A mob in Lebanon attacked the office of a Sunni Muslim religious leader in the northern city of Tripoli, smashing in windows early Wednesday, Lebanon's official news agency and the military said. The assailants then moved to one of the city's main squares and set fire to the traditional Christmas tree.
The violence indicated that tensions that recently gripped the Lebanese capital, Beirut, fueled by an online video deemed offensive to the country's Shiite Muslims are spreading to Tripoli, the country's second-largest city. The city is predominantly Sunni.
The military said a mob of men on motorcycles gathered outside the home of Sunni Mufti Sheik Malek al-Shaar and rioted, “used profanity” and smashed property. The mob then moved to the square and threw fire bombs at the Christmas tree, setting it on fire. The military said it arrested four men and confiscated their motorcycles.
On Tuesday, anger boiled over in Beirut after the offensive video was widely circulated online. It showed a Sunni resident of Tripoli railing against the leaders of the country's two main Shiite groups, Hezbollah and Amal, and religious Shiite figures and using expletives. Their supporters descended on a protest camp in Beirut as security forces intervened to push them back, setting off hours of pitched street battles.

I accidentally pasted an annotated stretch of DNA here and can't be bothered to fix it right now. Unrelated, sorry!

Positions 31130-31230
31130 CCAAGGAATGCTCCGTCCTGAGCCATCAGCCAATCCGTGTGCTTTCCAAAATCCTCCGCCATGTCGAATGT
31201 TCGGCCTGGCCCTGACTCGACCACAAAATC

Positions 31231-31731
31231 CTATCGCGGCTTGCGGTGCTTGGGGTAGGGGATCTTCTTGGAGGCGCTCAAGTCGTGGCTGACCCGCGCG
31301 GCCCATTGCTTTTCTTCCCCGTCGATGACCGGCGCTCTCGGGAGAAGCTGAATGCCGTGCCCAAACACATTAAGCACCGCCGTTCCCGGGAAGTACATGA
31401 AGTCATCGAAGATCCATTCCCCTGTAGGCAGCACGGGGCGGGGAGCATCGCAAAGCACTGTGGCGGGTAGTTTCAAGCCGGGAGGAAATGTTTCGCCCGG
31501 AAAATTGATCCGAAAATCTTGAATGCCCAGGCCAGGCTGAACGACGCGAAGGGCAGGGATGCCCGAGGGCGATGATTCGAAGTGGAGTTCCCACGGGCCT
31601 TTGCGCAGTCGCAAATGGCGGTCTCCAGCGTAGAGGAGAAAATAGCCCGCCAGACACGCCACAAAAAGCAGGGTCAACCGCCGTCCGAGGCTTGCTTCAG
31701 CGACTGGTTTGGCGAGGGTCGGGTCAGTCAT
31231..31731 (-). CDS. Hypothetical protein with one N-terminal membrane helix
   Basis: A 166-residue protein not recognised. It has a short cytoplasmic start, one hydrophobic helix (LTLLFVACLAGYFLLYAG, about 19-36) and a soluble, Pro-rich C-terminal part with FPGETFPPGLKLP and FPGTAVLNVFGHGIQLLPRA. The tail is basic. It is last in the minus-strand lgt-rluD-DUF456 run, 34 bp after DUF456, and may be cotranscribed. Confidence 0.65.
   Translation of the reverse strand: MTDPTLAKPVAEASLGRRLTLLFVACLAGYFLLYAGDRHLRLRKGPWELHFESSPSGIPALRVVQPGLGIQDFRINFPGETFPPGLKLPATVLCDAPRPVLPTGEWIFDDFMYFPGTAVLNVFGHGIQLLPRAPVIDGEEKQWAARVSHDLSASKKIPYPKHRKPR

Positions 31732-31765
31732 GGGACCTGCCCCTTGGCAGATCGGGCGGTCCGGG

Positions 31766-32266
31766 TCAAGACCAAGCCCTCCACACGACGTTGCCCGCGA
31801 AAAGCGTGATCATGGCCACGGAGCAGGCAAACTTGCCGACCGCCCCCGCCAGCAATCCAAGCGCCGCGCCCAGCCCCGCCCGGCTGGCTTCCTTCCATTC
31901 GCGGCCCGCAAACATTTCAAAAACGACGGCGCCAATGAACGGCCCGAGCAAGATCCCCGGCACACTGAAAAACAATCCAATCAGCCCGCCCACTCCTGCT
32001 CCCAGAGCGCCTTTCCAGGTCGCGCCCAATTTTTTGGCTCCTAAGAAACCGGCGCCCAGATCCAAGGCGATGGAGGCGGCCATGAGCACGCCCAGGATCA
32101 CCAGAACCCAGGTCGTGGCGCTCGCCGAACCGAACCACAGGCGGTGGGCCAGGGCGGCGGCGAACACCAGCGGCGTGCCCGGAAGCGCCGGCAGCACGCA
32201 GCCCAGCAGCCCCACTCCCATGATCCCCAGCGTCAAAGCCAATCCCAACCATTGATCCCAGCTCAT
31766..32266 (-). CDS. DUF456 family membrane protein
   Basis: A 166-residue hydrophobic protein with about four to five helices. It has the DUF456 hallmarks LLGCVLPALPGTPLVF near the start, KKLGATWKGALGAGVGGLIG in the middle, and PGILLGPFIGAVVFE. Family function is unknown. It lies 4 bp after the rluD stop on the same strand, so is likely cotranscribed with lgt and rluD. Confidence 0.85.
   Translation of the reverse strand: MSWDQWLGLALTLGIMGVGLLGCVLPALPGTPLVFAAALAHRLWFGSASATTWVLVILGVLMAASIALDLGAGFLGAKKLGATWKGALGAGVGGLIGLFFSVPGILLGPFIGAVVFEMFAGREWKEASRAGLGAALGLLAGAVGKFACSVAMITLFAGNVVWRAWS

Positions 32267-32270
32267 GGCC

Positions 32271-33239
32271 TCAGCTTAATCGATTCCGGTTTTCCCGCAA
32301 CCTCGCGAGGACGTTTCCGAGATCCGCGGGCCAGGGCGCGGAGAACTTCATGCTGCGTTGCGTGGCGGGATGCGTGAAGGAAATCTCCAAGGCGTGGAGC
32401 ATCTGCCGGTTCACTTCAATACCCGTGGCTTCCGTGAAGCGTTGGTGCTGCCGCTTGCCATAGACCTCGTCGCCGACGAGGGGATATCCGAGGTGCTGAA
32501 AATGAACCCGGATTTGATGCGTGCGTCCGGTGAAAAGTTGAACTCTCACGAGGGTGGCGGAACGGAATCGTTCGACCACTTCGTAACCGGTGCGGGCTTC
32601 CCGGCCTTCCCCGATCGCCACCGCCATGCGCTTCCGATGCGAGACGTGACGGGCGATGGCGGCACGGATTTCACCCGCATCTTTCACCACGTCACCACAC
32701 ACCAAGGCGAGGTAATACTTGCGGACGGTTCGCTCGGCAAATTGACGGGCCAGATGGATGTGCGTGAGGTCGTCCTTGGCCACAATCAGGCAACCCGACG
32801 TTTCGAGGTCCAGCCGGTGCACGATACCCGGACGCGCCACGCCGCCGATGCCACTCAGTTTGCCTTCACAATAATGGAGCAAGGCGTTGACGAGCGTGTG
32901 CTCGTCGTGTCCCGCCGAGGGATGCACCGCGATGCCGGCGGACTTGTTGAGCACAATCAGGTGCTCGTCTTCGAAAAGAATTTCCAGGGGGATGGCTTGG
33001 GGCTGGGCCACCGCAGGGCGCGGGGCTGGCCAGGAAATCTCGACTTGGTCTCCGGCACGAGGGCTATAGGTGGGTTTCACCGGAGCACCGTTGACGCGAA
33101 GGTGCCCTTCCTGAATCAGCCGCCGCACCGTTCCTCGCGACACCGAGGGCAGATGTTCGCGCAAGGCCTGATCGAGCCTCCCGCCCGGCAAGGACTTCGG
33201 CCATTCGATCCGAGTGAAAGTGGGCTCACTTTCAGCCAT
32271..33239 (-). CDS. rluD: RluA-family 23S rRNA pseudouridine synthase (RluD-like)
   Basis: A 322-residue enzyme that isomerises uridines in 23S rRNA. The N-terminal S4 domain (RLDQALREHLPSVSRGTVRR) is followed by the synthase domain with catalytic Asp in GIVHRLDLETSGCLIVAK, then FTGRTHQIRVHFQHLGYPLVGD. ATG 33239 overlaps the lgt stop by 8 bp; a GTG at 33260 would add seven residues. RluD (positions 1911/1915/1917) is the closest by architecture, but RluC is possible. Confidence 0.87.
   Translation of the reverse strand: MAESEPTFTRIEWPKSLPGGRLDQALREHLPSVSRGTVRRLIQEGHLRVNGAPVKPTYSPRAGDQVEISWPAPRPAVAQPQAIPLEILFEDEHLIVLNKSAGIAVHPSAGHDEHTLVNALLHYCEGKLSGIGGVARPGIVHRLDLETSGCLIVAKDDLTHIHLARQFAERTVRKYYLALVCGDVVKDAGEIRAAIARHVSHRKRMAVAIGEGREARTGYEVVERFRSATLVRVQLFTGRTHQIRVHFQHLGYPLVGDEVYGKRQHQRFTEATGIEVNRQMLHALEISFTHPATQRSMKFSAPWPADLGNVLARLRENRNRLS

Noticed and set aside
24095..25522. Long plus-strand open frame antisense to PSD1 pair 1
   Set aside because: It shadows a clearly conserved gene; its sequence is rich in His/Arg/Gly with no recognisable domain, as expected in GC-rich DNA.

Angry assailants also attacked protest camps in the northern district Hermel and in the southern Sidon and Nabatiyeh on Tuesday.
The violence threatened to plunge Lebanon further into chaos and ignite sectarian strife amid two months of anti-government protests and a spiraling financial crisis.
The daily An-Nahar said the assailants in Tripoli were angered because the Sunni mufti, al-Shaar, had called the powerful Shiite parliament speaker and head of Amal, Nabih Berri, to apologize for the video.
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Supporters of the militant Hezbollah group and its close ally, the Amal movement, have been intolerant of the protesters' criticism of their leaders and have tried for days, even before the video emerged, to attack the protest camps. On Wednesday, security forces set up concrete barriers at entrances to Beirut's Riad Solh Square, a main protest site repeatedly attacked by supporters of the two groups.
The anti-government protests, which erupted in mid-October, have spared no Lebanese politician, accusing the ruling elite of corruption and mismanagement, and calling for a government of independents. They have largely been peaceful, sparked by an intensifying economic crisis.
Berri, the parliament speaker, and outgoing Prime Minister Saad Hariri met on Tuesday and urged the Lebanese not to be “drawn toward strife" and adding that some parties they didn't name are working to incite violence in the country.